Bluegrass Youth Movement
Last night I was invited to a jam session. Marfar played some bass, and Moose Dooley picked the banjo. A few of the old timers were there. Wild Bill, whose straggly locks and tobacco stained snaggles once earned him a cover shoot with Pet Care magazine, sat in the corner, nursed a Mason Jar and stoked the fire. Every so often he’d rouse up and yell “play something peppy,” especially after the breakdowns.
Wild Bill looks the part, but he has an unexpected soft touch. The man can be half drunk (a perpetual state) and pick up a baby off the sidewalk with a front-end loader and not get a scratch on the child.
The night belonged to the young’uns though. Put the rumor to rest; bluegrass ain’t just for old people. There were boys in football jerseys and young girl friends with shy smiles and perfect teeth. The boy next to me played mandolin. He recognized me from some of our shows, and from years of hanging around jam sessions.
“Good to see you, Doc. Y’all still picking?”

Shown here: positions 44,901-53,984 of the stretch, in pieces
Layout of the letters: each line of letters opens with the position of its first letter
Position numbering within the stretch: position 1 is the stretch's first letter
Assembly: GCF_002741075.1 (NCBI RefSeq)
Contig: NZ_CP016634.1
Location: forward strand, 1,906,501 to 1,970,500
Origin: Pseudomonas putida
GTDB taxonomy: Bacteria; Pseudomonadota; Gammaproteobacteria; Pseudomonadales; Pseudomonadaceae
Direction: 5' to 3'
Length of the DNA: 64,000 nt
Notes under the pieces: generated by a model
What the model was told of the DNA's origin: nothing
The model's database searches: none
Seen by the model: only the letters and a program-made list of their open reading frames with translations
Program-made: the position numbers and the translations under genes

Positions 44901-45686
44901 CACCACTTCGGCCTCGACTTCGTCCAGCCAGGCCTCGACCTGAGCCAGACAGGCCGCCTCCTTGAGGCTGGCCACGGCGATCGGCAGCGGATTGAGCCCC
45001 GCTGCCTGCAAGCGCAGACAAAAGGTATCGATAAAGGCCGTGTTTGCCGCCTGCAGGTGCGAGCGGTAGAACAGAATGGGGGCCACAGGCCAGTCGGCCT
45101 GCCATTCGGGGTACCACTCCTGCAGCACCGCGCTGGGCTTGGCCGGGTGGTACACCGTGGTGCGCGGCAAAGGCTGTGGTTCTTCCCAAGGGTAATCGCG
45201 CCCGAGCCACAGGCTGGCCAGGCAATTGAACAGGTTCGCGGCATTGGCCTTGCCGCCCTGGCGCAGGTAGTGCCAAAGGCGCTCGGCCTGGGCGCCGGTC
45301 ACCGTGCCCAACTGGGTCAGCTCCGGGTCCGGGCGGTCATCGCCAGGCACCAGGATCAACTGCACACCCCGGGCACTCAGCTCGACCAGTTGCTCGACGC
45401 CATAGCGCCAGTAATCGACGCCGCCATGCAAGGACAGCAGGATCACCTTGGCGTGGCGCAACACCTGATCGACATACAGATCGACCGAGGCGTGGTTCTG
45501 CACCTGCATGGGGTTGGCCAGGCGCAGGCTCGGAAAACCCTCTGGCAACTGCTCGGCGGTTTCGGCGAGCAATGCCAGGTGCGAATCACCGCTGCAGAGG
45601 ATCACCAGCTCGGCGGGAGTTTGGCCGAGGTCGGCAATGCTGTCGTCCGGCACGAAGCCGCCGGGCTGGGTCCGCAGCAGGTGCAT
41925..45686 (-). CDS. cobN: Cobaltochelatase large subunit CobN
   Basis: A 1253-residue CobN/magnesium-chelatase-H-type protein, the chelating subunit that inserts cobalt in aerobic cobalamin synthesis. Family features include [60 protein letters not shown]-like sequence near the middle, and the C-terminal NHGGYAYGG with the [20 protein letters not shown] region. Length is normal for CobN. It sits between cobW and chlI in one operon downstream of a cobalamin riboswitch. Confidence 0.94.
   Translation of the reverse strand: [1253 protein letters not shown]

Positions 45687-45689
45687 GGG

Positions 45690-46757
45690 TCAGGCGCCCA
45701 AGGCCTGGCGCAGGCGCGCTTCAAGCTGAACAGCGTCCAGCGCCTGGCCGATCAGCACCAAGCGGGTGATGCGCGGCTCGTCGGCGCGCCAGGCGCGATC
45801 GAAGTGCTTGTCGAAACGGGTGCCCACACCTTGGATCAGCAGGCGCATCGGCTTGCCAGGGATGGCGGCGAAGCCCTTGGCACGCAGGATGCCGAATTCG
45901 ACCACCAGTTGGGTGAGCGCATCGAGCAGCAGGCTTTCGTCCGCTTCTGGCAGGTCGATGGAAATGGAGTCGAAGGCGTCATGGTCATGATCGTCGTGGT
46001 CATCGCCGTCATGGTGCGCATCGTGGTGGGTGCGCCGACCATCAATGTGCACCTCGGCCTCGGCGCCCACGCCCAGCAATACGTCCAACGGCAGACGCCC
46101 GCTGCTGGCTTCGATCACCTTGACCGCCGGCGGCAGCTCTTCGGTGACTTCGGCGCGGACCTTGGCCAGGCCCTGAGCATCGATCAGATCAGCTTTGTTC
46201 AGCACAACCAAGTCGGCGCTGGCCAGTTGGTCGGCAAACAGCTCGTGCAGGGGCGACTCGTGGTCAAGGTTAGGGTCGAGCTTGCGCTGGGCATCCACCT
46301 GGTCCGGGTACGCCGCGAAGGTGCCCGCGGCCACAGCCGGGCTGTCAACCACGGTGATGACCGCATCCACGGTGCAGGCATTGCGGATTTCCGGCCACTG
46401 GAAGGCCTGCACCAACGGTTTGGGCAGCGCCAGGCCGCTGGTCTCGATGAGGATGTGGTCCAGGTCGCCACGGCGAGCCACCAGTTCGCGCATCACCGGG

“Yeah, we get out some.”
“Your boy doing good?”
I checked out his mandolin. It was a nice piece, but the action was a little high. I handed him mine. “Try out this one. I had it set up by a guy in Asheville named Randy Hughes.”
He struck a few licks. “Dang, Doc. This is butter.”
“Play it a while.”
They were all coming right along. Most of them were high school kids, part of the Darin Aldridge farm team. I’ve seen them around for years, but all of sudden they have learned to play. Darin deserves a lot of credit; I think he musically half-raised most of them.
At one point, the bass player took a rest. I played it for a while, but for my forearms the bass is akin to wrestling with a weedeater. The mandolin player in the football jersey handed my Gibson back to me.
“I like hearing you play the mandolin, Doc. Let me tug on that bass a while.” What a nice kid; it was a polite way to say Doc ain’t much on the bass.
I used to stay up until the last one went home, but as I get older, I need to turn into a Doc at midnight and get some rest. (At least on the week-nights) If I don’t it just isn’t fair to my patients.
“Guys, y’all are doing great. Lord, Audie, I had no idea you could sing like that.”
“Thanks Doc. I’m trying.”
“You keep working on a building, son. You’re making me proud.” I put my mandolin in the case. “Y’all take care.”
“Yes sir. Come back. You rock Doc.”
I’m gonna do it. Anywhere the kids are still kind (and smart) enough to say old Doc rocks is good by me.
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